Selenium disulfide

Selenium disulfide, also known as selenium sulfide, is a medication used to treat pityriasis versicolor, seborrhoeic dermatitis, and dandruff.[1] It is applied to the affected area as a lotion or shampoo.[2] Dandruff frequently returns if treatment is stopped.[3]

Selenium disulfide
Clinical data
Trade namesSelseb, Selsun Blue, others
Other namesSelenium sulfide
  • US: C (Risk not ruled out)
    Routes of
    ATC code
    Legal status
    Legal status
    CAS Number
    PubChem CID
    ECHA InfoCard100.028.458
    Chemical and physical data
    Molar mass143.09 g·mol−1
    Density3 g/cm3
    Melting point111 °C (232 °F)
    Boiling point118 to 119 °C (244 to 246 °F) (decomposes)
    Solubility in waternegligible mg/mL (20 °C)

    Side effects include hair loss, irritation of the skin, weakness, and feeling tired.[1] Use is not recommended in children less than 2–5 years old.[1][3] Use in pregnancy or breastfeeding has not been studied.[4] Selenium disulfide is an inorganic compound with the chemical formula SeS2.[5]

    Selenium disulfide was approved for medical use in the United States at least as early as 1951.[3] It is on the World Health Organization's List of Essential Medicines, the most effective and safe medicines needed in a health system.[6] Selenium disulfide is available as a generic medication and over the counter.[2] In the United States a month of treatment costs less than 25 USD.[2] In the United Kingdom 100 ml of 2.5% shampoo costs the NHS about 1.96 pounds.[7]

    Medical uses

    Selenium disulfide is sold as an antifungal agent in shampoos for the treatment of dandruff and seborrheic dermatitis associated in the scalp with fungi of genus Malassezia.[8][9][10] In the United States, a 1% strength is available over-the-counter, and a 2.5% strength is also available with a prescription. In Canada, the 2.5% strength is available over-the-counter. At the 2.5% strength, selenium disulfide is also used on the body to treat Tinea versicolor, a type of fungal skin infection caused by a different species of Malassezia. It has been suggested to be effective as a treatment for hyperkeratosis.[11]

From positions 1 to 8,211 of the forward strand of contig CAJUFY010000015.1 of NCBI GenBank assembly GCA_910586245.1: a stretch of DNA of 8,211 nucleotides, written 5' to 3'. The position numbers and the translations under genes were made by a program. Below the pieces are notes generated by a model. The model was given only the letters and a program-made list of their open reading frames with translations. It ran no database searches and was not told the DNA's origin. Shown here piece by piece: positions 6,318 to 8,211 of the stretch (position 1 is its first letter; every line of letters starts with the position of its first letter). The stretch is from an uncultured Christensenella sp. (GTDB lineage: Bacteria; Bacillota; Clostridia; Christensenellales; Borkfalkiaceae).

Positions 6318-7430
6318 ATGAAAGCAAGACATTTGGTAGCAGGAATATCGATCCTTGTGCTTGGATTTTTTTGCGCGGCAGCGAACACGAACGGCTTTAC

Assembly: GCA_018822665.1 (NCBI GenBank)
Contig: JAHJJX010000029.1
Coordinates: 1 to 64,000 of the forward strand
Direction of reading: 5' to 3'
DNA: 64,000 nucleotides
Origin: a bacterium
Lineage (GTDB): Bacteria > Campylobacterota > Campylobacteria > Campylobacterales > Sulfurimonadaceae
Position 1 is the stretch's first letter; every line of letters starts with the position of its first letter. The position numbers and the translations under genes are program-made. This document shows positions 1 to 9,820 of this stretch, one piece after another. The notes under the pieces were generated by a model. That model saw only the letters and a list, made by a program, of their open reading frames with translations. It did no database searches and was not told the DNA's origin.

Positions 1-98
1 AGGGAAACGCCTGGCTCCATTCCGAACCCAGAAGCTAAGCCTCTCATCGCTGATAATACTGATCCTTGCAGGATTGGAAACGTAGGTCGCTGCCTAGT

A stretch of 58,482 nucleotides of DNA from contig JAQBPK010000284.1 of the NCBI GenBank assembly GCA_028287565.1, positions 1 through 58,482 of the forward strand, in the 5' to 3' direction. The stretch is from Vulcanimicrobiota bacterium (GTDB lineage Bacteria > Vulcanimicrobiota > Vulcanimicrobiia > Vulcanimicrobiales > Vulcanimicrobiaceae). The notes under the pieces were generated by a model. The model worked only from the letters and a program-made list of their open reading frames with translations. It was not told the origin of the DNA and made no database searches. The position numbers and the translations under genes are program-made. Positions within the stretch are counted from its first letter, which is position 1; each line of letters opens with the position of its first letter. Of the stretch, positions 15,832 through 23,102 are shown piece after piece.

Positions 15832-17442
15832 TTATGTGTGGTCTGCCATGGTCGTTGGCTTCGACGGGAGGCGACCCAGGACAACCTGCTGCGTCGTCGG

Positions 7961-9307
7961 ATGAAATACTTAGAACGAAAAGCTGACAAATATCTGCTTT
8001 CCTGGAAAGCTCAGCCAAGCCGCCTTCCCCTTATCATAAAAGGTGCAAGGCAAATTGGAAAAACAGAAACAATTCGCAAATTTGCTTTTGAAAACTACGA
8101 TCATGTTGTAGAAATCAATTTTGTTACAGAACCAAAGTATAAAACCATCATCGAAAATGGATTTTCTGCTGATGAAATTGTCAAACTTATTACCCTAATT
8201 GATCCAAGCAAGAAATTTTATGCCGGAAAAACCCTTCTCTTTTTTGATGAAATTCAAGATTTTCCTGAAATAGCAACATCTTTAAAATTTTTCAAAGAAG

Side effects

    Selenium disulfide can cause discoloration of the hair and alter the color of hair dyes. It may also discolor metallic jewellery.

    Chemical composition

    Selenium disulfide has a composition that approximates to SeS2 and is sometimes called selenium sulfide. However, as used in proprietary formulations, it is not a pure chemical compound but a mixture where the overall Se:S ratio is 1:2. The compounds are Se–S rings containing a variable number of S and Se atoms, SenS8n.[12]

    Many selenium sulfides are known as indicated by 77Se-NMR spectroscopy.[13]


    Selenium monosulfide, along with elemental selenium and sulfur, has been used in medicinal preparations in the past,[14] causing confusion and contradiction[15] as to exactly what form selenium is in any given topical preparation.

    See also


    1. WHO Model Formulary 2008 (PDF). World Health Organization. 2009. p. 297. ISBN 9789241547659. Archived (PDF) from the original on 13 December 2016. Retrieved 8 December 2016.
    2. Hamilton, Richart (2015). Tarascon Pocket Pharmacopoeia 2015 Deluxe Lab-Coat Edition. Jones & Bartlett Learning. p. 194. ISBN 9781284057560.
    3. "Selenium Sulfide". The American Society of Health-System Pharmacists. Archived from the original on 18 January 2017. Retrieved 8 January 2017.
    4. "Selenium sulfide topical Use During Pregnancy |". Archived from the original on 16 January 2017. Retrieved 13 January 2017.
    5. Mitchell, Stephen C. (2003). Biological Interactions Of Sulfur Compounds. CRC Press. p. 174. ISBN 9780203362525. Archived from the original on 2017-01-16.
    6. "WHO Model List of Essential Medicines (19th List)" (PDF). World Health Organization. April 2015. Archived (PDF) from the original on 13 December 2016. Retrieved 8 December 2016.
    7. British national formulary : BNF 69 (69 ed.). British Medical Association. 2015. p. 829. ISBN 9780857111562.
    8. Selenium(IV) sulfide - pharmacy codes search engine Archived 2008-04-01 at the Wayback Machine
    9. Chemicals of Selenium .Se Archived 2008-04-03 at the Wayback Machine
    10. Accessed Dec. 24, 2007 Archived 2008-12-26 at the Wayback Machine
    11. Cohen PR, Anderson CA (December 2018). "Topical Selenium Sulfide for the Treatment of Hyperkeratosis". Dermatology and therapy. 8 (4): 639–46. doi:10.1007/s13555-018-0259-9. PMC 6261123. PMID 30203232.
    12. Cyclic selenium sulfides R. Steudel, R. Laitinen, Topics in Current Chemistry, (1982), 102, 177-197
    13. Pekonen, Pentti.; Hiltunen, Yrjō; Laitinen, Risto S.; Pakkanen, Tapani A. (1991). "Chalcogen ring interconversion pathways. 77Se NMR spectroscopic study of the decomposition of 1,2,3,4,5-Se5S2 to 1,2,3,4,5,6-Se6S2 and 1,2,3,4-Se4S2". Inorganic Chemistry. 30 (19): 3679. doi:10.1021/ic00019a022.
    14. "Definition: selenium sulfide from Online Medical Dictionary".
    15. "DrugBank: DB00971 (Selenium Sulfide)". Archived from the original on 2007-04-27.

    Further reading

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